HOME-GARDEN

A Taft connection for this tea set?

Staff Writer
Mount Shasta Herald
SH13D176TREASURES April 22, 2013 -- This service is solid silver, not plated, but is it sterling? (SHNS photo courtesy Joe Rosson and Helaine Fendelman / Treasures In Your Attic)

Dear Helaine and Joe:

I would like for you to tell me about this sterling-silver coffee-and-tea set. I am a retired jeweler who carried most American silver manufacturers -- such as Kirk, Gorham and International -- in my shop. I do not recognize the hallmark stamped on this set. All I could find was “800.” I received this from my sister’s estate. She had gotten it from my mother, who had purchased it from the Taft estate in Cincinnati. What is its history and value?

Thank you,

R.B., Sebastian, Fla.

Dear R.B.:

This is indeed a beautiful set, with its hot-water kettle, two pots, a covered sugar bowl, a cream pitcher and a tray. However, it is not quite what it seems -- at least, not to R.B.

First, we want to deal with the statement that this set was purchased from “the Taft estate in Cincinnati.” We assume this is intended to be a reference to the estate of William Howard Taft, the former president and chief justice. But we could be wrong.

Taft was born in Cincinnati in 1857, and attended high school there. Taft’s family came there in 1839, but there were also other Taft households in the Cincinnati area.

So, without thorough documentation that this set belonged to the former president, we will not be able to factor that into its monetary value. We are just going to evaluate it as a silver tea set, and not as a silver tea set with presidential associations, which would add considerably to the value if that former ownership could be firmly established.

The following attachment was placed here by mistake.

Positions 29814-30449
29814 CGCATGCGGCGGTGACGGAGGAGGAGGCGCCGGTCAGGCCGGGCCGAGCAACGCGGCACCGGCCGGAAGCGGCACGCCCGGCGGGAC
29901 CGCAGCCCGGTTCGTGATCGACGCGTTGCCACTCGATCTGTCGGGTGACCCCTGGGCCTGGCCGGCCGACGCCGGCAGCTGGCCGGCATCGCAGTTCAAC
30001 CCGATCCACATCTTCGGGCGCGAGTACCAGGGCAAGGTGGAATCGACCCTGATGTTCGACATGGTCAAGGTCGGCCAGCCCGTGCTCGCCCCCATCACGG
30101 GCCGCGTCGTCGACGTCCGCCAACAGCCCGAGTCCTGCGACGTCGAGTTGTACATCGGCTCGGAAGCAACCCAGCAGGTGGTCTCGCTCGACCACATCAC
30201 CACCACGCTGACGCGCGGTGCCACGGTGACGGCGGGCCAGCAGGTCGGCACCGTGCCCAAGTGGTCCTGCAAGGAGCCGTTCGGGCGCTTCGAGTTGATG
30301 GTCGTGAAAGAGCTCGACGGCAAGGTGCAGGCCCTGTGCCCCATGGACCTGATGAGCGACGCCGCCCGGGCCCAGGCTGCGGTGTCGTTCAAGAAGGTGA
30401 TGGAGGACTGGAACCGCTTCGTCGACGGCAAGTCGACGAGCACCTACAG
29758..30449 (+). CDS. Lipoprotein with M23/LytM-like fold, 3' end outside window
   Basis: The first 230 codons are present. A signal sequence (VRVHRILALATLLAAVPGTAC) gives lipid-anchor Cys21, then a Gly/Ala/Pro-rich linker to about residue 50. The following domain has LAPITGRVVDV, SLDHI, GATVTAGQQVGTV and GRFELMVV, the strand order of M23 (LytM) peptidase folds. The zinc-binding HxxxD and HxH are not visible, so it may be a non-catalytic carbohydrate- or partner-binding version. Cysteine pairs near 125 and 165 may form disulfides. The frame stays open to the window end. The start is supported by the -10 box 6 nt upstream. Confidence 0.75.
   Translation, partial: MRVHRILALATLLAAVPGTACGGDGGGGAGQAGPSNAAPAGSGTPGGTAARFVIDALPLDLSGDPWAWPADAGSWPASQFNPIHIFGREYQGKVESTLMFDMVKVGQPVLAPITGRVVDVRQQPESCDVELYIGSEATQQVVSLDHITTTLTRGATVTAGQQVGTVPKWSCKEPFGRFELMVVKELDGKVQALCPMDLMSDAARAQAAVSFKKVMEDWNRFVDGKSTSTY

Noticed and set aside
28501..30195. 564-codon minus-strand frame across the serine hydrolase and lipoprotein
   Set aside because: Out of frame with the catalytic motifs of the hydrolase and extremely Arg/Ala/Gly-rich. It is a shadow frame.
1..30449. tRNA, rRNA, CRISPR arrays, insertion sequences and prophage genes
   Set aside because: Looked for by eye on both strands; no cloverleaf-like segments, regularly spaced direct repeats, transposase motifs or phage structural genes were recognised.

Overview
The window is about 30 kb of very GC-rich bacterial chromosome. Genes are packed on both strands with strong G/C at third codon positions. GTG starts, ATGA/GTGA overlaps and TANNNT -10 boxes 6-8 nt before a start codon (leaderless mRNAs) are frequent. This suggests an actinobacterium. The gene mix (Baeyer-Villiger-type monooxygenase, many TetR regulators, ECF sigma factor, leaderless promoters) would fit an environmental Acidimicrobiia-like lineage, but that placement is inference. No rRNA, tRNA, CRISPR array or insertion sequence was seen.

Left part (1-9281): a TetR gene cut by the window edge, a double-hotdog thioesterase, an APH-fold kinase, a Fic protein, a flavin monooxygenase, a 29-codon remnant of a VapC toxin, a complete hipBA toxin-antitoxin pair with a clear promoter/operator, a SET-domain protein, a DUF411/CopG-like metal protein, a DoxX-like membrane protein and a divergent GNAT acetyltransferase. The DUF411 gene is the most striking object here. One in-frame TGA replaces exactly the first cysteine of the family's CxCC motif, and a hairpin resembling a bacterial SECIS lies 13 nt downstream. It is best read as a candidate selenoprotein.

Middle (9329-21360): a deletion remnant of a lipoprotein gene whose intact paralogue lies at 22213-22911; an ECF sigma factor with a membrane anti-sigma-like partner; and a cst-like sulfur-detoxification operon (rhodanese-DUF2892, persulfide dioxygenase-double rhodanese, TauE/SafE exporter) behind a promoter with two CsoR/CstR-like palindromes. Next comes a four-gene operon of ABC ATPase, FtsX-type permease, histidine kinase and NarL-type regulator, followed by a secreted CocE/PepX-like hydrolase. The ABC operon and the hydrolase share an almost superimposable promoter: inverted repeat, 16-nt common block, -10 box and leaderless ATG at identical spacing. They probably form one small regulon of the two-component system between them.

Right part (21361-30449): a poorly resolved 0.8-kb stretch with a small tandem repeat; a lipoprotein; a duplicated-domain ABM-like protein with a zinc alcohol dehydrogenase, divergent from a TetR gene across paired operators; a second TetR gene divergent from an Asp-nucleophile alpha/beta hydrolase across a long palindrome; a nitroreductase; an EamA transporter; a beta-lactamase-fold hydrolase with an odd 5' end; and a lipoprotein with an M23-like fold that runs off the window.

R.B. refers to this set as being “sterling silver,” but it is not. The term “sterling silver” refers to a type of metal that is 92.5 percent pure silver. The English adopted a “sterling standard” in 1300, but it was not until 1560 (during the reign of Queen Elizabeth I) that the sterling standard was firmly set at 925 parts silver per 1,000 parts of metal.

The digits “800” strongly suggest that the grouping was made with what is commonly called “800 silver,” meaning that the metal is only 80 percent pure silver.

It is more durable than sterling silver, and is very practical for repeated household usage because its surface is harder and less affected by repeated polishing.

Unfortunately, “800” silver is not nearly as popular with American buyers as sterling silver, which is very hot right now because of the value of the metal.

For insurance purposes, this set, which is probably from the late 19th or early 20th century, should be insured in the $6,000-$8,000 range if the tray is also “800” silver.

Helaine Fendelman and Joe Rosson are the authors of “Price It Yourself” (HarperResource, $19.95). Contact them at Treasures in Your Attic, PO Box 18350, Knoxville, TN 37928. Email them at treasures@knology.net. Scripps Howard News Service.